but I figured that it’s definitely part of the student experience and the study-abroad experience. Money is especially an issue when you are cut off from quick funds at the ATM machine (walking for hours to fund the ATM that has a partnership with you bank is not quick; also, note that Bank of America ceases to have a good relationship with Deutsche Bank, so it really isn’t more helpful to open an account with them before coming to a place like German. I have to pay a charge plus the exchange rate when extracting money now). Not to mention, if you’re not familiar with the exchange rate of the currency you’re using, it can be a bit of shock to see how much purchasing power remains the same despite paying five dollars for every four Euro. So finances are an issue while abroad, and it’s something to be prepared for when going.

But my life has moved beyond the realm of the free-observer of German culture and life and into that student-life, particularly.

I had been attending the orientation seminars the first two weeks and been among students. I also had been going out in the evenings to some of Hamburg’s best “pub”-quarters like Sternschanze or some pubs near the campus. [note: I’d like to write about the German “pub” culture sometime and how it’s much more similar to Britain’s than something like the “party-culture” in the U.S. is] Not to mention, I was in the process of submitting my MA thesis prospectus, so I was definitely academically involved. I just hadn’t been going to classes.

This week was the start of classes (again, my tardiness in posting means that I’m already into my third week here, but you don’t mind, right?)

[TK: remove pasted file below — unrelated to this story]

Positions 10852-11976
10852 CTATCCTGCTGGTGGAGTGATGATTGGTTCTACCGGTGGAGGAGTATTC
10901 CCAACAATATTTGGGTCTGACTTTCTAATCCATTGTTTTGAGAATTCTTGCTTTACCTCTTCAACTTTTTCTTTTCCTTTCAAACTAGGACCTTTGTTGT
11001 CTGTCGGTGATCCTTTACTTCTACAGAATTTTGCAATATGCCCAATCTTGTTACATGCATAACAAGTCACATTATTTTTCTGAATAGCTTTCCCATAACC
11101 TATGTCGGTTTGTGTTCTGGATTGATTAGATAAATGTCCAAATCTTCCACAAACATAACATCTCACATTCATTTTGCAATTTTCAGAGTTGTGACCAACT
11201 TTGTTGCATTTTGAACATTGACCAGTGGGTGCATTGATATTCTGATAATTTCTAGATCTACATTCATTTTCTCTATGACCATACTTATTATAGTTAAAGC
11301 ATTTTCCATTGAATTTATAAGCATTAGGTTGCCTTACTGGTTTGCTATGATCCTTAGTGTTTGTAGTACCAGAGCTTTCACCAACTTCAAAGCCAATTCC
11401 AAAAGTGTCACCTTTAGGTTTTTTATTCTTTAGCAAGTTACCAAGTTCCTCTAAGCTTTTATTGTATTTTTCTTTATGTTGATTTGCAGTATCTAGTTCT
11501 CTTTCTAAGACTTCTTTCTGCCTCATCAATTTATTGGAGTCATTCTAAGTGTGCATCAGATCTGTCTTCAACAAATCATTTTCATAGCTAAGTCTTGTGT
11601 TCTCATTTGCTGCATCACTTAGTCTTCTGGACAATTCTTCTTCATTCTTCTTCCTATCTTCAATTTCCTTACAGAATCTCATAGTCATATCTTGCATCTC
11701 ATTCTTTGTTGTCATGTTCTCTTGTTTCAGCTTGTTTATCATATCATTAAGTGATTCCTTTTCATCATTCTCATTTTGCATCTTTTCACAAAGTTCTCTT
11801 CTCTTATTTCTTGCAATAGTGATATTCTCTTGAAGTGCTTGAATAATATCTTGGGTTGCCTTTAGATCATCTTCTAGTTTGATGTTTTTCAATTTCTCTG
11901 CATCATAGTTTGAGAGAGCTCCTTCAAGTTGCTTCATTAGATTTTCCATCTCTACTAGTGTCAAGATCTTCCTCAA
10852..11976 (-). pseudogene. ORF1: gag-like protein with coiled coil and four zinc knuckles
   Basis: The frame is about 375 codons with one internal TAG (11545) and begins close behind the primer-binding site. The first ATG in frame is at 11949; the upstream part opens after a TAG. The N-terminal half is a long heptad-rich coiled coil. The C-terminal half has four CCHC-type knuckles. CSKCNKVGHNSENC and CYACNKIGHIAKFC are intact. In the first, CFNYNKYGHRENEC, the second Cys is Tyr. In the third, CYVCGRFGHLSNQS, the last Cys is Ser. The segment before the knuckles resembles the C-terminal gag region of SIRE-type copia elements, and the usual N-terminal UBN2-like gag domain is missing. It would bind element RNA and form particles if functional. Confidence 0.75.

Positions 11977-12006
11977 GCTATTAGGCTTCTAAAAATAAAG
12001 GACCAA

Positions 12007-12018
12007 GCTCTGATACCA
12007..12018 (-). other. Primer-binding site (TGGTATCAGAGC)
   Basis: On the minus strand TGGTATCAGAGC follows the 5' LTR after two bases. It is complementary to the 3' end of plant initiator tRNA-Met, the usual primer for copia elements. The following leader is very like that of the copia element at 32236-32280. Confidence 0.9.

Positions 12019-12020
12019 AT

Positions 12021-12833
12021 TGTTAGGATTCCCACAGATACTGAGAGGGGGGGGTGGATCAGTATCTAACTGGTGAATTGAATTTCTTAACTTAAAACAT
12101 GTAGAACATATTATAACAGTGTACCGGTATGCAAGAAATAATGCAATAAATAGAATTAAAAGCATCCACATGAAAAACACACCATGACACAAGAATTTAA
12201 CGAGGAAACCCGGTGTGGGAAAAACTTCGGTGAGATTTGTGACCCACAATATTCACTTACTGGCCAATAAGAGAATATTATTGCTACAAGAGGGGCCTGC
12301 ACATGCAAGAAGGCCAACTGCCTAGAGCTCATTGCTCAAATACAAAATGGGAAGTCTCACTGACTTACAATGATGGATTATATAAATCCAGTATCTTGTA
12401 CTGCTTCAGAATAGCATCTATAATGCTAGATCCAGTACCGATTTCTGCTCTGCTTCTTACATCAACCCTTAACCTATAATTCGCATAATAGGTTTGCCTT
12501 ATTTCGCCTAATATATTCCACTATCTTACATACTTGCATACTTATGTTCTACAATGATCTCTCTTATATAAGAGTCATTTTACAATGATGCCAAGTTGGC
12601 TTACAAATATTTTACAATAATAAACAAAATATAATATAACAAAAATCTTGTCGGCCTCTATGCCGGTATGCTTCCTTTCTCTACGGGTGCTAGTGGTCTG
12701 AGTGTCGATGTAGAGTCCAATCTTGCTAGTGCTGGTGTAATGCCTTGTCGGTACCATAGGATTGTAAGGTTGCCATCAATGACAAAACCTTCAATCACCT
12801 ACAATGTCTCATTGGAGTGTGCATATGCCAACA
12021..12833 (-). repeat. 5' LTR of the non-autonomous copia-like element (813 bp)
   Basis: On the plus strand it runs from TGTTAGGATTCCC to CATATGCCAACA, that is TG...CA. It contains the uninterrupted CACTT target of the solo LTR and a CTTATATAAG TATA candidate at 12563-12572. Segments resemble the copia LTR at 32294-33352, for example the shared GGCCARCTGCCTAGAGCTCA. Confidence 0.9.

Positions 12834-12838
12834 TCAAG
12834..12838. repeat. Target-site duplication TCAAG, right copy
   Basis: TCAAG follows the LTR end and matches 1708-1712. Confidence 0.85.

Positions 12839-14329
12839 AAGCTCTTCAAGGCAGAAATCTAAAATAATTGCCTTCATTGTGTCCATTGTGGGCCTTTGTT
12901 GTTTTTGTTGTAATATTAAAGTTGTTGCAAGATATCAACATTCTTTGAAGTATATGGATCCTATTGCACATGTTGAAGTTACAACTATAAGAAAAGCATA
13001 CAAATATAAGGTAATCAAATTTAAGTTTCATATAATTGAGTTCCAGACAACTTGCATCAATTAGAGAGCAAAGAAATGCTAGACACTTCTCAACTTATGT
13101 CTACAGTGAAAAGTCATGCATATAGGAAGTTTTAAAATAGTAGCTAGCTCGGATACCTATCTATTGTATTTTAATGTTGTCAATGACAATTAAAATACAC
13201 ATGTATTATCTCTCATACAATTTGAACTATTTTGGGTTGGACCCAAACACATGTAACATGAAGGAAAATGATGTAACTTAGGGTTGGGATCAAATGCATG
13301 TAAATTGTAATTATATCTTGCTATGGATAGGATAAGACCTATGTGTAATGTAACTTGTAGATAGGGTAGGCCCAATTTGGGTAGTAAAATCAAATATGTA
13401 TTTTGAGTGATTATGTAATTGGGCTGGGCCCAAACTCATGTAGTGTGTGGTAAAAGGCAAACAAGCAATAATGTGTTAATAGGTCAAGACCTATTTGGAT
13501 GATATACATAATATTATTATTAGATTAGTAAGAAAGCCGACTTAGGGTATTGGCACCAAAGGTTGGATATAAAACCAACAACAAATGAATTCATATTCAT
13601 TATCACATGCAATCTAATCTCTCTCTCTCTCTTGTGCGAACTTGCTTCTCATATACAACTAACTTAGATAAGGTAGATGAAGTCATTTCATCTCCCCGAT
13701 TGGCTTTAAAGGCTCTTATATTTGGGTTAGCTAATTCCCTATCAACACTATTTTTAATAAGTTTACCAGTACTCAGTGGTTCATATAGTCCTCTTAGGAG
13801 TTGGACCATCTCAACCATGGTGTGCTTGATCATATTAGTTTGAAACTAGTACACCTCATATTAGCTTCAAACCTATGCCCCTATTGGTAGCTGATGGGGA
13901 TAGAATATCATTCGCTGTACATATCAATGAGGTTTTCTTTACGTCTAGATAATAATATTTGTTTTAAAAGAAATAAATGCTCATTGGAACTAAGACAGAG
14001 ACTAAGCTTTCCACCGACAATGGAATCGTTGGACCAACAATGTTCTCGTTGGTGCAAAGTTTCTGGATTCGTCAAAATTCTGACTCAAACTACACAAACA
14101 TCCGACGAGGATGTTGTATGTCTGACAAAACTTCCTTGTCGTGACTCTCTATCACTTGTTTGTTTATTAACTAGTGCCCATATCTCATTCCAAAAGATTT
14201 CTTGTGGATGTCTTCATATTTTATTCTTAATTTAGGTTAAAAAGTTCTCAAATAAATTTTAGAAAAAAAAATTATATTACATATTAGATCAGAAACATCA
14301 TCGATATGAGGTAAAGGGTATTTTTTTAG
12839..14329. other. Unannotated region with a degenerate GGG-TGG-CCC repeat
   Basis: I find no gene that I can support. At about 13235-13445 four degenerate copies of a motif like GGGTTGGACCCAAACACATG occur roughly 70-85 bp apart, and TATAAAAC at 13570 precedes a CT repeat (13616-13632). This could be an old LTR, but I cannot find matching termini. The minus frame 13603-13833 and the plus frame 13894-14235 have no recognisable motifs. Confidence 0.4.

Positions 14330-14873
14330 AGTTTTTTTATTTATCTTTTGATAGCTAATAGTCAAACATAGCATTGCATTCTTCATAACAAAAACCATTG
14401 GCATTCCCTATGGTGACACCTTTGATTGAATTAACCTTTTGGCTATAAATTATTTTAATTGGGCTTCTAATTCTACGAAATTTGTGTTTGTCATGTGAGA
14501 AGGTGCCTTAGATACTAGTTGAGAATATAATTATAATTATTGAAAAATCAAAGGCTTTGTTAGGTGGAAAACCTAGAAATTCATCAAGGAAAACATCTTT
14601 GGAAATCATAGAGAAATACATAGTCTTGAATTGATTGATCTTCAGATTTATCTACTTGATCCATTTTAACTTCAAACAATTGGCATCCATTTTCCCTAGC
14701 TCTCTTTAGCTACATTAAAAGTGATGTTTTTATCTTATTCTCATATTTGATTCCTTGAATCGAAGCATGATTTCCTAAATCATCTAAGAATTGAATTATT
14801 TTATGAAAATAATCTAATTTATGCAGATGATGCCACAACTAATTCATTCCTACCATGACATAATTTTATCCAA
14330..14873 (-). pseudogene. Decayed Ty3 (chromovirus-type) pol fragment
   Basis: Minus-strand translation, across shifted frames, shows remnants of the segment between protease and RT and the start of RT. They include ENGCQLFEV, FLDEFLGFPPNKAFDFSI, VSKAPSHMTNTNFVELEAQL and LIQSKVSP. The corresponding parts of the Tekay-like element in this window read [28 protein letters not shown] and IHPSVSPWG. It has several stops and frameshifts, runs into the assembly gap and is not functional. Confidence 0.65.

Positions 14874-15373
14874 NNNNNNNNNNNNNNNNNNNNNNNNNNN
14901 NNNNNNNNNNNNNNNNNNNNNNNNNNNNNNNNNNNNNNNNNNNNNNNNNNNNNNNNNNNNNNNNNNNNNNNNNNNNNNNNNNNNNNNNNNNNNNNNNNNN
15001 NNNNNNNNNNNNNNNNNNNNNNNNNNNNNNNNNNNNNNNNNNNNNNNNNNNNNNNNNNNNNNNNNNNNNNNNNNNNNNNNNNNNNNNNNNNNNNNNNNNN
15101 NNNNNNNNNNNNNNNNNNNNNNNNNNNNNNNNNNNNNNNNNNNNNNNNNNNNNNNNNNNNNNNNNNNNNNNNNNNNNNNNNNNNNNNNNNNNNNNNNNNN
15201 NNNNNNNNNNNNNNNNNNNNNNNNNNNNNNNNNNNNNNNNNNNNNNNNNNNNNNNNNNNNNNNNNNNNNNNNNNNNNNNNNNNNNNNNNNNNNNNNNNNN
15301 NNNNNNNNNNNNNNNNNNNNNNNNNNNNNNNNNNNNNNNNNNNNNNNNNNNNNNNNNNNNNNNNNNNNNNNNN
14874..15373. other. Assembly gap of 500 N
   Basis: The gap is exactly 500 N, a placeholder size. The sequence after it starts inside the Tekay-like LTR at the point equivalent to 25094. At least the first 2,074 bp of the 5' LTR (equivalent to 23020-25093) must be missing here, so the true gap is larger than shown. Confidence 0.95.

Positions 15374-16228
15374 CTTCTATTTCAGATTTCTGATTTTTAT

Damn. It’s weird to sit in rows with other students facing a teacher or professor who will be the task-driver for the next few months. I haven’t done that since May, so I think, besides everything else I need to get used to, I need to get used to this again as well.

I was surprised to notice that classes are structured much like they are in the US graduate classes. The professors gave us a chance to introduce ourselves and our reasons for wanting to be in the class. Then organizational matters like online-webboard logins and class structure/layout were discussed. I don’t know why I expected something else to happen (maybe because I was in Germany or something) and I thought I’d have to get used to how things were done here, but really, I think I can handle this. I think the one major difference is that there’s less work expected during the semester from the students. I’m used to having a term paper be the main evaluation of a course, but that has been combined with weekly assignments or sets of annotated bibliographies or projects on the side. Here, unless one has to do a presentation (Referat) as part of the participation for the class, one is not responsible for anything except keeping up with the reading material and writing the paper at the end. Of course, one is expected to contribute to class discussions, but how to prepare for that is left up to the individual.

Only one of my classes is a “Vorlesung,” lecture. So I only spend my time in one of these for about 1.75 hours a week. The rest of the time is standard class setting with tables and chairs.

Another difference between classes here and the US (which I had been told about but actually only came across in two of my seven classes [no! that’s not a lot of classes. It’s only seven meetings of 1.75 hours once a week, so it’s not like seven classes in the U.S]), was the fact that teachers ask for input on how to run the course and which works to read. I’m used to having professors tell me “read these three works by the middle of the semester.” I’m not used to them giving me the freedom to suggest another work that may work well with the subject of inquiry. I think that student-input requires a trust that the students here have a better base knowledge of all subjects, which supports my theory that Germans generally leave school with a better Allgemeinbildung (general education).

Despite mentioning two big differences, I’ve already mentioned a lot of other smaller ones and could continue discussing them. But there’s time. 🙂 I’m here for another ten months. I also have some work to do, despite nothing being due next week, so I’m going to get on that as well.

First, another long-ish run on the Elbe is in order.

Happy Weekend!